Friday, November 29, 2013
Online Zoo Nutrition Course
Online Zoo Nutrition Course
Colorado State University offers Online Zoo Nutrition Course
Registration open until Friday, January 17, 2014
Course date Jan 21- May 9, 2014
(970) 491-6274 | Nancy.Irlbeck@colostate.edu
Nancy Irlbeck, Ph.D., is the Associate Dean of Academic Programs in the College of Agricultural Sciences at Colorado State University and serves as a nutrition consultant to the Denver Zoo.
(970) 491-6642 | firstname.lastname@example.org
Dr. Brett Kirch grew up on a small farm in the Nebraska Panhandle close to Lewellen, Nebraska. Brett received his B.S. in animal science from the University of Nebraska–Lincoln and worked as an Extension aide in Garden County, Nebraska, during those years. He attended Kansas State University for an M.S. in ruminant nutrition where he was introduced to the forage-animal interface through his research project. Brett completed a Ph.D. at the University of Nebraska-Lincoln in range and forage sciences working jointly between the agronomy and animal science departments in evaluating escape protein in grazed warm-season grasses. Following graduation, Brett took a position with Iowa State University as a regional extension beef specialist in west-central Iowa working in beef, sheep, and horse programming.
Brett’s career took a slight change in direction when he was accepted and graduated from the College of Veterinary Medicine at Iowa State University, with clinical equine rotations at the University of California-Davis.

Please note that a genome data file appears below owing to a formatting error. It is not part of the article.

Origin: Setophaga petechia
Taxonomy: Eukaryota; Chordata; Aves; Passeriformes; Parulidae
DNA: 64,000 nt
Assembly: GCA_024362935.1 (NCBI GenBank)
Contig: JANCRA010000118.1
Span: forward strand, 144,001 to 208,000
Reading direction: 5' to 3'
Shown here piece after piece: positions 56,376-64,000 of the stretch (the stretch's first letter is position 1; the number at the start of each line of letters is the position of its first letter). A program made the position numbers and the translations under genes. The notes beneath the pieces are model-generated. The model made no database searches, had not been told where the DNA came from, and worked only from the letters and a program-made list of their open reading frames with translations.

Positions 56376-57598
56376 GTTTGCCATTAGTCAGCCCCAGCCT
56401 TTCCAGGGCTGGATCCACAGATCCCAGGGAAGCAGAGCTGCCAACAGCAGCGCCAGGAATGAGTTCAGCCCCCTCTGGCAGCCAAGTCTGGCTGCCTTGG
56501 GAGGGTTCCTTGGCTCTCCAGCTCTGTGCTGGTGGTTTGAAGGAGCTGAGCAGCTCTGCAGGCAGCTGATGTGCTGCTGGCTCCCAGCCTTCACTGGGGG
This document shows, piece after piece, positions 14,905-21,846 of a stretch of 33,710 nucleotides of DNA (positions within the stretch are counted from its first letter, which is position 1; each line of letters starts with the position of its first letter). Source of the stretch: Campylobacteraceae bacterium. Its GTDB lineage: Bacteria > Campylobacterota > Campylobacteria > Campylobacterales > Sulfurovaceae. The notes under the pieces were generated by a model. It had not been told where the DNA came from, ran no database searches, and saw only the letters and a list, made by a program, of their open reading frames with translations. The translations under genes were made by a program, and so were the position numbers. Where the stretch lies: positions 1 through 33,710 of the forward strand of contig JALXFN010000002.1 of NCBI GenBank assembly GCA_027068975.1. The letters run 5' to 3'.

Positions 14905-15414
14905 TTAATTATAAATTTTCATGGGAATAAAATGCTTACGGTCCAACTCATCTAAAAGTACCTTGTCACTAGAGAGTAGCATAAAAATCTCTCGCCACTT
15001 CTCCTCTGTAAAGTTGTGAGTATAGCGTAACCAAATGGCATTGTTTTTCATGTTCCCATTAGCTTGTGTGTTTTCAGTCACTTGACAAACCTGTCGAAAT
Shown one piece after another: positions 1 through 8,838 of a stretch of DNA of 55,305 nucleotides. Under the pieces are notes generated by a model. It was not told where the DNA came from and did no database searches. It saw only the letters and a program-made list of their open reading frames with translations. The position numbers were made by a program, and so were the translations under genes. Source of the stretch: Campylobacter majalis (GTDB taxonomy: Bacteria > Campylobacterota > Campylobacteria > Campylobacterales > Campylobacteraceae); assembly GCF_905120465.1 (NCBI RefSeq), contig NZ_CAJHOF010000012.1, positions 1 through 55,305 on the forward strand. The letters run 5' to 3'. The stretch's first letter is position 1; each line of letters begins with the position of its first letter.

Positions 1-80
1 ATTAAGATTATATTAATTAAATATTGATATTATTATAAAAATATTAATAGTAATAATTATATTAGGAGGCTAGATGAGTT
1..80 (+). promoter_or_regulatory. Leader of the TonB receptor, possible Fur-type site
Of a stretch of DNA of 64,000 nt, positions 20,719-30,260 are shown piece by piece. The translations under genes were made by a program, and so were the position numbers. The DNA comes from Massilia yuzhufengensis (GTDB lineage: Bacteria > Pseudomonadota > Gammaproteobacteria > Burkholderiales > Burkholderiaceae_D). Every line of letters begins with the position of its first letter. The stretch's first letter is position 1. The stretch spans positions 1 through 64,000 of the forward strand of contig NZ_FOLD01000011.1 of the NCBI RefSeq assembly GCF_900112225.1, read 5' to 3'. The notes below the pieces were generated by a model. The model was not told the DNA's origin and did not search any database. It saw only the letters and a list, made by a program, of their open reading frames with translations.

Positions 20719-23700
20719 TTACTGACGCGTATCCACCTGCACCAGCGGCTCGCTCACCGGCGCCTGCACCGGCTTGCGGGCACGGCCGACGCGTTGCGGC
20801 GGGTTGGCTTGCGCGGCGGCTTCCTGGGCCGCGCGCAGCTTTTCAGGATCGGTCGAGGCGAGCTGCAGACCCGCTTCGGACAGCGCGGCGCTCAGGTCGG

Brett’s return to research was as a result of a unique post-doctoral position with USDA-ARS Forage-Animal Production Research Unit on the campus of the University of Kentucky in Lexington, Kentucky. His work in Kentucky allowed the unique opportunity to marry his interests in veterinary medicine, forages, and nutrition.
In 2008, Brett became the head of the Youth Livestock Extension program and research at Colorado State University. His research programs continue to look at the health, production, and nutritional aspects of the forage-animal interface.
Monkey biscuits, bones, crickets, reptile salad–these are just a few culinary examples of dietary components enjoyed by captive wild animals in our zoos. Proper nutrition for these animals is vital for their physical health and general well-being. This course provides students with an introduction to the amazing animal kingdom, and imparts an awareness of our world’s unique animal species and their nutritional needs.
Zoological institutions–zoos–provide the general public with glimpses of exotic animal species known only from books, stories and the Internet. The animal residents of zoos are in a sense a living museum, and it is our responsibility to provide for their basic needs to the best of our ability.
Students taking Zoo Nutrition learn to strategize on how to feed animals by learning animal dietary classifications and gastrointestinal morphology. Based on a few fundamental principles, students develop an awareness of HOW and HOW NOT to feed many new animal species seen in the companion animal trade. Application of these fundamentals saves animal lives and creates a better living environment.
The course is geared toward zoo professionals; employees of rescue, rehabilitation and animal shelter organizations; and undergraduate students majoring in animal sciences, natural resources, biology, zoology and similar fields. Or if you are someone who is just interested in the course topic (and who has met the necessary prerequisite), you are invited to enroll and enjoy the course.
This course has print-based exams that require a proctor. A Proctor Identification Form will be required. ProctorU is not available for this course.
Prerequisites: There are courses listed as prerequisites, but the course is open for enrollment for anyone (including those who have NOT completed prerequisites) interested in the topic.
To register for this course, click here